If having a mortgage hanging over your head is doable because you received a great rate, then perhaps it's better to use your spare cash on making your house more beautiful—or investing the money toward a beautiful future.
How to pay off your mortgage early
My husband and I found our dream house around 5½ years ago, taking out a 30-year mortgage to pay for it. Our mortgage provider lets us pay on a biweekly basis, amounting to 26 payments per year. That adds up to 13 months—which means we’re making one extra month's payment each year. It's amazing how much interest we save while we work to pay off our mortgage early. Our goal is to pay it all off before we hit retirement so we can use our fixed income to travel, pursue our passions—and help our kids buy homes of their own.
Homeownership gives people a certain peace of mind, and we're no different. Home is where the heart is, and the sooner you get to call it your own, the better. But I would never advise anyone to pay off their mortgage early without knowing their individual circumstances.
Pay off mortgage or invest?
Do I have the extra cash? Look at your cash flow to see if you're in a financial position to even consider paying more than the scheduled amount. That should be relatively easy. Once you’ve figured it out, you need to ask yourself a tougher question:
Should I pay off my mortgage or invest? Being debt free is obviously desirable, but if you expect to earn a higher rate of return on the investment than you are paying in interest on the loan, it may make more sense to invest the extra cash instead. If you get a 6% return on an investment and your mortgage is 5%, you’re better off investing the money (with that 1% spread). And don't forget, for loans lower than $750,000, you can deduct the interest payments on your tax return, plus you can also use deductions from previous years. This generous tax break will effectively lower your rate of interest.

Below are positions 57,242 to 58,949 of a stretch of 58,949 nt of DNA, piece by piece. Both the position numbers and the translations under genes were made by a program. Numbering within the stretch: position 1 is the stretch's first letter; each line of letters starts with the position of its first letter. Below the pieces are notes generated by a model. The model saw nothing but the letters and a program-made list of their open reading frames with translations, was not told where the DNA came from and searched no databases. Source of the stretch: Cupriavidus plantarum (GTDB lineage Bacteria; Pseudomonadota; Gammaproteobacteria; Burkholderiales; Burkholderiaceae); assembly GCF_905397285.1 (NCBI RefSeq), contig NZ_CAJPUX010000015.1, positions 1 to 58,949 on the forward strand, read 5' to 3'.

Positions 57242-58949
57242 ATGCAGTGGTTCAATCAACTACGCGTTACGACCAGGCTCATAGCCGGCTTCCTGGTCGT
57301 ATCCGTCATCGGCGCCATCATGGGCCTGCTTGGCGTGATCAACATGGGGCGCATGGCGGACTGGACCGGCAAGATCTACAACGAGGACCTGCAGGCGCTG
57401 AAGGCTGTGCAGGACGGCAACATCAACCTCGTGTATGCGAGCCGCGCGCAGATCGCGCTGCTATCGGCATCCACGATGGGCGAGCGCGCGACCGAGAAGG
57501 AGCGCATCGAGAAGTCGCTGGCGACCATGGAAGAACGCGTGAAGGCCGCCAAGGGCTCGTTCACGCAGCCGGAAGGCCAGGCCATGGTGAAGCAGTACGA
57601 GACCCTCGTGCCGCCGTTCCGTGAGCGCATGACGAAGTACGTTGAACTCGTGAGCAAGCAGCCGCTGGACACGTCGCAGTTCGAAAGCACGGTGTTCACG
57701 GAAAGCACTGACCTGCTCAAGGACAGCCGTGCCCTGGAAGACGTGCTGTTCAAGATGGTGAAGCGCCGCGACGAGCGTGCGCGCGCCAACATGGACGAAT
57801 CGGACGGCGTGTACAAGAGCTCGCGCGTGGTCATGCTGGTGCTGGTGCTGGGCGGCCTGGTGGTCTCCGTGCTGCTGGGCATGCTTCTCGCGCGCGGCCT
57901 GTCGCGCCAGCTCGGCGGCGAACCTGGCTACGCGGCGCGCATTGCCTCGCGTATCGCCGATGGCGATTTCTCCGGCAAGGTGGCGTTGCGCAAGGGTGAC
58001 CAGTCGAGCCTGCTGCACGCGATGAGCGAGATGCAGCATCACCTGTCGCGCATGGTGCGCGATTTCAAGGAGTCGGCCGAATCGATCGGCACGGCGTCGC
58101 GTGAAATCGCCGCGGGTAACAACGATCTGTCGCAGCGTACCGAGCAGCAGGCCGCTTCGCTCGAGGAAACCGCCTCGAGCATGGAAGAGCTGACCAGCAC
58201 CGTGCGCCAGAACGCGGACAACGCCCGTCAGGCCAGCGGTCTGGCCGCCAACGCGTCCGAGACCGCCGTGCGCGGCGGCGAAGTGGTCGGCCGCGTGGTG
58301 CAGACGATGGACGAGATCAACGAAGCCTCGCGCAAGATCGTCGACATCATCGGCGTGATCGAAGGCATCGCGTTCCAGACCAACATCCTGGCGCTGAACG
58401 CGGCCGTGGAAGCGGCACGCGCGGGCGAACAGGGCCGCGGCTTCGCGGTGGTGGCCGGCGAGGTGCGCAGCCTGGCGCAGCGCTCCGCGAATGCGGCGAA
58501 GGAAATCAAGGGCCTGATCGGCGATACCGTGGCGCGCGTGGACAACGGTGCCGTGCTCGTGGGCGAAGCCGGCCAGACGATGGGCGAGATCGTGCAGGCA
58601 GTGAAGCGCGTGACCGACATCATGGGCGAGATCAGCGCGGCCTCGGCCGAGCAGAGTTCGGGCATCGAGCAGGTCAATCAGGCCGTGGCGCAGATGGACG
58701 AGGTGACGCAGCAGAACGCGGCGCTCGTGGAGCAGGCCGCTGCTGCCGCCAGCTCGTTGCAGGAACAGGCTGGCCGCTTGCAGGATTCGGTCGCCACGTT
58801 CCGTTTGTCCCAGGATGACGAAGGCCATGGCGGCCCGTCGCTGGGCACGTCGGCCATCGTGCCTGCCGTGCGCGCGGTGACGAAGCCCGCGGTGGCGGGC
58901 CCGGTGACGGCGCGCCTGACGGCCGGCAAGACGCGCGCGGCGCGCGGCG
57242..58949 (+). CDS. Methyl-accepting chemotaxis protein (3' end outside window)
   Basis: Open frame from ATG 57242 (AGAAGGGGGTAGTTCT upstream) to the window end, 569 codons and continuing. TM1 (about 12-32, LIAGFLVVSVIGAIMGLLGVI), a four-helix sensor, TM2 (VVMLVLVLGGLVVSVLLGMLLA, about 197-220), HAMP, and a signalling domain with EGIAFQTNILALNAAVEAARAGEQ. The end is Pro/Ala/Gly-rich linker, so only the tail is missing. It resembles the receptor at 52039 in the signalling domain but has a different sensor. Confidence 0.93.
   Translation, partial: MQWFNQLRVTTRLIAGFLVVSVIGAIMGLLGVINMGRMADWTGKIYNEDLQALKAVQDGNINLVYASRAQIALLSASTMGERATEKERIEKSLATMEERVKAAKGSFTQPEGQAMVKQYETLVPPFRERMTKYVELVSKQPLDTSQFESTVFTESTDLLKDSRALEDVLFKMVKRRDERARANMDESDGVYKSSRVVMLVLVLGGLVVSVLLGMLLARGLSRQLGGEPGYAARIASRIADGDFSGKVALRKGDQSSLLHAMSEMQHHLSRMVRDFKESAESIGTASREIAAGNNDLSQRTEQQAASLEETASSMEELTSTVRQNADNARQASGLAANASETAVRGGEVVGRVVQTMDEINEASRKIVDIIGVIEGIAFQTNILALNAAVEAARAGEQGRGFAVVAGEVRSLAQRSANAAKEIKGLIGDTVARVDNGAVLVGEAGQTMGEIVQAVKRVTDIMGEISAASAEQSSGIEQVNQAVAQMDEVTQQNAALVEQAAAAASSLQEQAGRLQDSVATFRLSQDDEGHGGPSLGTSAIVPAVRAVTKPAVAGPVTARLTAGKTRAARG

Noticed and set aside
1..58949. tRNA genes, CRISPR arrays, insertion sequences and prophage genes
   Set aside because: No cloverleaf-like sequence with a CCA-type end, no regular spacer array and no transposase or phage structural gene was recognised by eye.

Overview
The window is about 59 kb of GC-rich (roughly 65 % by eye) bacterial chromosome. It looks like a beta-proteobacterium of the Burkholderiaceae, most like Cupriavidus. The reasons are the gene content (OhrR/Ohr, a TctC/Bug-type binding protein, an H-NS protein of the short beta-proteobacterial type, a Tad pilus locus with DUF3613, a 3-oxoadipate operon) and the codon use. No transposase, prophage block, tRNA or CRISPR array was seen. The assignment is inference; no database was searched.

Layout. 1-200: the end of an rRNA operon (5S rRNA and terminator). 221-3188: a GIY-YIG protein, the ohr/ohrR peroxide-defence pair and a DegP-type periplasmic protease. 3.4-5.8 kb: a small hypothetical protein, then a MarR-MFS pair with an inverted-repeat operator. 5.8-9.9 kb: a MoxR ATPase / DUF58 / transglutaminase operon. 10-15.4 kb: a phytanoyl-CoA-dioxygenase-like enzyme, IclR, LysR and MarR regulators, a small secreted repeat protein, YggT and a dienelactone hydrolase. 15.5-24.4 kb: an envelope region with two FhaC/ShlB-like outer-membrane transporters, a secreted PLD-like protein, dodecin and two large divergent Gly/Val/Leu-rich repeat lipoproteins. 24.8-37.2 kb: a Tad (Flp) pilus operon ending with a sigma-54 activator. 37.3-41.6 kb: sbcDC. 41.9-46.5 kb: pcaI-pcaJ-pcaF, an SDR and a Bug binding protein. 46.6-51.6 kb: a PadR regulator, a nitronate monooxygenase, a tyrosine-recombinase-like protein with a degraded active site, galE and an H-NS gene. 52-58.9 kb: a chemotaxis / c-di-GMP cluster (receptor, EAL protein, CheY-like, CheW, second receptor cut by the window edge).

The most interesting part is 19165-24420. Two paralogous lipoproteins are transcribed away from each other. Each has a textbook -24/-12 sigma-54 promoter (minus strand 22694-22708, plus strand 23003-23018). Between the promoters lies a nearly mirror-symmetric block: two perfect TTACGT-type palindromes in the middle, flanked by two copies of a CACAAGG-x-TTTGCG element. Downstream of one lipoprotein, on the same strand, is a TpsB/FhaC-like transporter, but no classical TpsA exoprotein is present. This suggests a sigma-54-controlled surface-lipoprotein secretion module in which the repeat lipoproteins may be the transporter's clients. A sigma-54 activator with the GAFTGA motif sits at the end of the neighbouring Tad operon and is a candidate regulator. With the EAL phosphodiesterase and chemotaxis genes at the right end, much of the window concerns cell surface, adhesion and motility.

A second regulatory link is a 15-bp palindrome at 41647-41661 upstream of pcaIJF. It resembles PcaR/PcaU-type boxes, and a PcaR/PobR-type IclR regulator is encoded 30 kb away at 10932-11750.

While your fixed mortgage interest rate is set in stone, your investment returns are not. Investing in something fixed like a Certificate of Deposit (CD) wouldn’t guarantee a very high rate of return; you would need to put the money into stocks, where the rate will fluctuate from year to year. 1
If your mortgage has an interest rate that is higher than what you reasonably expect to earn on an investment, you may think about paying some down by making an extra payment or two each year. Or, you may consider refinancing—getting a new mortgage to replace the original—while interest rates are low, giving you the opportunity to get a better deal. However, the fees and penalties may not be worth it. Run the numbers by your financial advisor.
Ultimately, you want to put your money to work for you as best it can—and that may mean paying off higher-interest debt (such as credit cards), building your emergency fund or boosting your 403(b) savings rate.
When you calculate how much interest you’ll pay on this massive debt over the years, it makes sense to pay it off as soon as possible. However, after looking at the math, it may be better for you to invest your extra cash and just pay minimum repayments on your mortgage. Aside from brute economics, you may just feel more comfortable having your mortgage paid off early, freeing up some capital to spend on your retirement or to invest in your family's future.